This article has been written by Chhatrapal Singh Shaktawat, pursuing Diploma in US Contract Drafting and Paralegal Studies. It has been edited by Oishika Banerji (Team Lawsikho). 

It has been published by Rachit Garg.


Insider trading refers to the trading of a security by someone who has knowledge of material non-public information relating to that particular security or the company. It is very much necessary to have certain rules and regulations for the smooth governance of the security market. According to Section 11 of the Securities Exchange Board of India Act (SEBI), 2011, the SEBI (Prohibition of Insider Trading) Regulations, 1992 were enacted to end the illegal insider trading prevalent in India. The object of enacting such legislation is to provide fair information to all the players in a market rather than providing benefits to certain sections of participants in the field. This article explores the concept of insider trading in India thereby pointing out the existing regulations governing the same. 

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What is insider trading

Insider trading is a process in which an individual (insider) gathers internal information of the company which is not yet published in the public domain thereby misusing the same for his own personal gain and advantage, illegally in the share market. An insider can be any individual having a minimum of six months experience in the operating company and who is also a fiduciary of a director, employee or the owner of the concerned company, according to SEBI (Insider Trading) Regulations, 1992. There are two types of insider trading in accordance with the variety of shares which are affecting the share market, namely, legal insider trading and illegal insider trading. 

Advantages of insider trading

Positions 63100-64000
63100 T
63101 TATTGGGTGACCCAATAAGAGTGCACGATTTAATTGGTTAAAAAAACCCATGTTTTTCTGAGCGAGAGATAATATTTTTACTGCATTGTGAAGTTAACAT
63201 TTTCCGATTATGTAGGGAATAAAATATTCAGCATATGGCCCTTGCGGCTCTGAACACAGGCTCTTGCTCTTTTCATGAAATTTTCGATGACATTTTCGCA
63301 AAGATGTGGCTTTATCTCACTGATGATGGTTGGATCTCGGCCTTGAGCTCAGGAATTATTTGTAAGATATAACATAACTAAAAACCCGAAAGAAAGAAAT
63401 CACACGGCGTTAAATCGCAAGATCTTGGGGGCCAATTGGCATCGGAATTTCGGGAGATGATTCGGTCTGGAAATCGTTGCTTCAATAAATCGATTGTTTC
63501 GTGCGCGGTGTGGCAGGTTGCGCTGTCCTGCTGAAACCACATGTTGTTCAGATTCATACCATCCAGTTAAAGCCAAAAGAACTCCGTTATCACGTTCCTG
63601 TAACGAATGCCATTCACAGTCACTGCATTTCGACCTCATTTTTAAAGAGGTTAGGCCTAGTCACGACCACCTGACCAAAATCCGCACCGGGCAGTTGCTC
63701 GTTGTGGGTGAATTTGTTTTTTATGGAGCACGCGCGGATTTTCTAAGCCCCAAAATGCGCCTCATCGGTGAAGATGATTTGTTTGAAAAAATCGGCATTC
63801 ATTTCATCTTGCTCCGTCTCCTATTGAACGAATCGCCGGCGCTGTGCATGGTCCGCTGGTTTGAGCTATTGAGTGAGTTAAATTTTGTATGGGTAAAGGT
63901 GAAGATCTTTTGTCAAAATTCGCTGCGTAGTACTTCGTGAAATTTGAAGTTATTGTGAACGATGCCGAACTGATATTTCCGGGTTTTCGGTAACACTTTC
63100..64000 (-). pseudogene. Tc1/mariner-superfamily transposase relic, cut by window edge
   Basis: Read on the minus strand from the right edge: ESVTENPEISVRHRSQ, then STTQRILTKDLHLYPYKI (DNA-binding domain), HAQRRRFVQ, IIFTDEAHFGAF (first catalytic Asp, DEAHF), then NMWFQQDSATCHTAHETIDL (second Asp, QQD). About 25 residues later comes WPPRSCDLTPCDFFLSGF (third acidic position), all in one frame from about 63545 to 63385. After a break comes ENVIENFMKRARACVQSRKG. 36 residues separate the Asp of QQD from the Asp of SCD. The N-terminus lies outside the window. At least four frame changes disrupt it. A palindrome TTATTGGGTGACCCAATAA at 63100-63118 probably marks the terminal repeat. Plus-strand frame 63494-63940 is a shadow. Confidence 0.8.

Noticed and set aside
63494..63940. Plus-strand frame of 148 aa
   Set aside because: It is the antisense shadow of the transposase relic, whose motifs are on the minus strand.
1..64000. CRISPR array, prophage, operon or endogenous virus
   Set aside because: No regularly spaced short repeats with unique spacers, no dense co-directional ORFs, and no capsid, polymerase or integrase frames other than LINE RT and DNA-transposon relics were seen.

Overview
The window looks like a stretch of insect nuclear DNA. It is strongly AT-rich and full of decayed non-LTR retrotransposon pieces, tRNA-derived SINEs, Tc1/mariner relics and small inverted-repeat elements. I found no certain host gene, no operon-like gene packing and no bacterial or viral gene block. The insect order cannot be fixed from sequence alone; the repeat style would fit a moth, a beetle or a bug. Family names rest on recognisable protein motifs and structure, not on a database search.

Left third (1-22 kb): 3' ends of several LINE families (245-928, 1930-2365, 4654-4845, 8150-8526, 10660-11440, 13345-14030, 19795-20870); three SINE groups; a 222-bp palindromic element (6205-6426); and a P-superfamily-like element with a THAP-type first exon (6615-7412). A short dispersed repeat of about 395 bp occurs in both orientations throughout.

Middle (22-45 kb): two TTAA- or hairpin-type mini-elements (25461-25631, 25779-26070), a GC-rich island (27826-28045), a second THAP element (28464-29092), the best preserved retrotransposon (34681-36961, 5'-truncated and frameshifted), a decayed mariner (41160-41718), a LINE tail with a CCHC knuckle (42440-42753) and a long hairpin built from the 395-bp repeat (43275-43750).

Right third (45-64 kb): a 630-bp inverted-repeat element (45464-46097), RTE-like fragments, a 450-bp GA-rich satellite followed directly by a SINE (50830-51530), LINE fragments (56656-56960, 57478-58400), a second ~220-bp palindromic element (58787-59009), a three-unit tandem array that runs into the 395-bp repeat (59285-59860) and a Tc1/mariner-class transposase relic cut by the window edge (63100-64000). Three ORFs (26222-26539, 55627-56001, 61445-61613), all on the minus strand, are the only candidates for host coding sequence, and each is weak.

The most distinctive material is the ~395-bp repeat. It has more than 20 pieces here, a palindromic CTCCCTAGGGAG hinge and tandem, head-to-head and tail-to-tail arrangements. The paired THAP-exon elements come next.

Insider trading has three positive approaches, namely:

  • Share market players can have profits as they have internal information of the company. So, once the investors have the information then they know the financial position of the company and hence they have the idea of buying shares and then trading.
  • The previous point mainly helps institutional buyers in the field.

Disadvantages of insider trading

Insider trading is considered illegal in India because:

  • The said practice is only advantageous to rich investors as it makes them richer and the process turns prejudicial for other investors as they miss fair opportunities.
  • It is an offence and if any individual is found doing that then he would be charged under both the Companies Act, 2013 and the SEBI Regulations, 1992.

Regulation of insider trading market in India

The Ministry of Corporate Affairs and SEBI Regulations for Prohibition of Insider Trading (RPIT), are the two government bodies which are responsible for governing insider trading in India.

Legal position and statutes regarding insider trading India

The existing statutes that are responsible for governing insider trading in India have been discussed hereunder. 

Section 195 of the Companies Act, 2013

According to this section,  the term ‘insider trading’ signifies an offence which involves any person who have access to the information of the company (which is confidential or not made public by the administration of company) as he is holding any officer post in that particular company and he either buys, sells, subscribes, deals or make agreements to do such act with the information. The provision states that violation of its terms will render an imprisonment of over five years. Alongside the same, the provision prescribes a fine of not less than five lakhs rupees, which can be extended to 25 crores as well. 

Securities Exchange Board of India (Prohibition of Insider Trading Regulations), 1992

This statute of 1992 is very much clear about any person who is an insider and therefore mandates that such an individual under no circumstances deals with the securities of a company which is listed in a stock exchange for trading if he has a piece of unpublished information (the information which is not in the public domain). The provision further directs that the insider in possession of such information cannot even communicate or counsel or even publish such information either directly or indirectly to any person who is having interest or benefit in that particular piece of price-sensitive information. A punishment of about ten years of imprisonment is awarded for the offence of insider trading under the statute of 1992. 

Landmark cases relating to the insider trading market in India